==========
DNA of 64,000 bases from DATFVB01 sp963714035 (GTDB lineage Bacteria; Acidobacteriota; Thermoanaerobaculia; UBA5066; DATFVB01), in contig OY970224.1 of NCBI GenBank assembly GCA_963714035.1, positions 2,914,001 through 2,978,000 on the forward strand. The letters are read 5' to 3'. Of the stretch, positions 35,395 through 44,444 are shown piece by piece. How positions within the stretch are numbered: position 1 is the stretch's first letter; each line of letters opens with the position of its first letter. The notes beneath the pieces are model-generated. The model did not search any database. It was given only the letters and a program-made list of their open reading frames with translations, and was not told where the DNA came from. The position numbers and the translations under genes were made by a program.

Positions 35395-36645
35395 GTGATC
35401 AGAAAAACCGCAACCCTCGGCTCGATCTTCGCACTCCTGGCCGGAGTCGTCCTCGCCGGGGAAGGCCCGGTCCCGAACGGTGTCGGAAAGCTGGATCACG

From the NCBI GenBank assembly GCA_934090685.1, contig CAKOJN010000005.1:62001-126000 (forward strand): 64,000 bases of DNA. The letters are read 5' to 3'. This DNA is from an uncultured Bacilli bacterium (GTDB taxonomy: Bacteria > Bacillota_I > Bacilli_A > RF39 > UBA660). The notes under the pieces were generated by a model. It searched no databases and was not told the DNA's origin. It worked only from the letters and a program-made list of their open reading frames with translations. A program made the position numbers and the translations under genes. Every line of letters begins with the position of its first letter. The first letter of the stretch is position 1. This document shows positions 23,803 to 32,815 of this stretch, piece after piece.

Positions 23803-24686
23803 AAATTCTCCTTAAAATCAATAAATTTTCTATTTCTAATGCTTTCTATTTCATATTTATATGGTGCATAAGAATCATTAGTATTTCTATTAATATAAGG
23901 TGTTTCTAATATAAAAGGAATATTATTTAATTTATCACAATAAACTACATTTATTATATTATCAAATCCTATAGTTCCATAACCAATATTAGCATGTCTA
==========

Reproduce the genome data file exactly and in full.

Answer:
DNA of 64,000 bases from DATFVB01 sp963714035 (GTDB lineage Bacteria; Acidobacteriota; Thermoanaerobaculia; UBA5066; DATFVB01), in contig OY970224.1 of NCBI GenBank assembly GCA_963714035.1, positions 2,914,001 through 2,978,000 on the forward strand. The letters are read 5' to 3'. Of the stretch, positions 35,395 through 44,444 are shown piece by piece. How positions within the stretch are numbered: position 1 is the stretch's first letter; each line of letters opens with the position of its first letter. The notes beneath the pieces are model-generated. The model did not search any database. It was given only the letters and a program-made list of their open reading frames with translations, and was not told where the DNA came from. The position numbers and the translations under genes were made by a program.

Positions 35395-36645
35395 GTGATC
35401 AGAAAAACCGCAACCCTCGGCTCGATCTTCGCACTCCTGGCCGGAGTCGTCCTCGCCGGGGAAGGCCCGGTCCCGAACGGTGTCGGAAAGCTGGATCACG

From the NCBI GenBank assembly GCA_934090685.1, contig CAKOJN010000005.1:62001-126000 (forward strand): 64,000 bases of DNA. The letters are read 5' to 3'. This DNA is from an uncultured Bacilli bacterium (GTDB taxonomy: Bacteria > Bacillota_I > Bacilli_A > RF39 > UBA660). The notes under the pieces were generated by a model. It searched no databases and was not told the DNA's origin. It worked only from the letters and a program-made list of their open reading frames with translations. A program made the position numbers and the translations under genes. Every line of letters begins with the position of its first letter. The first letter of the stretch is position 1. This document shows positions 23,803 to 32,815 of this stretch, piece after piece.

Positions 23803-24686
23803 AAATTCTCCTTAAAATCAATAAATTTTCTATTTCTAATGCTTTCTATTTCATATTTATATGGTGCATAAGAATCATTAGTATTTCTATTAATATAAGG
23901 TGTTTCTAATATAAAAGGAATATTATTTAATTTATCACAATAAACTACATTTATTATATTATCAAATCCTATAGTTCCATAACCAATATTAGCATGTCTA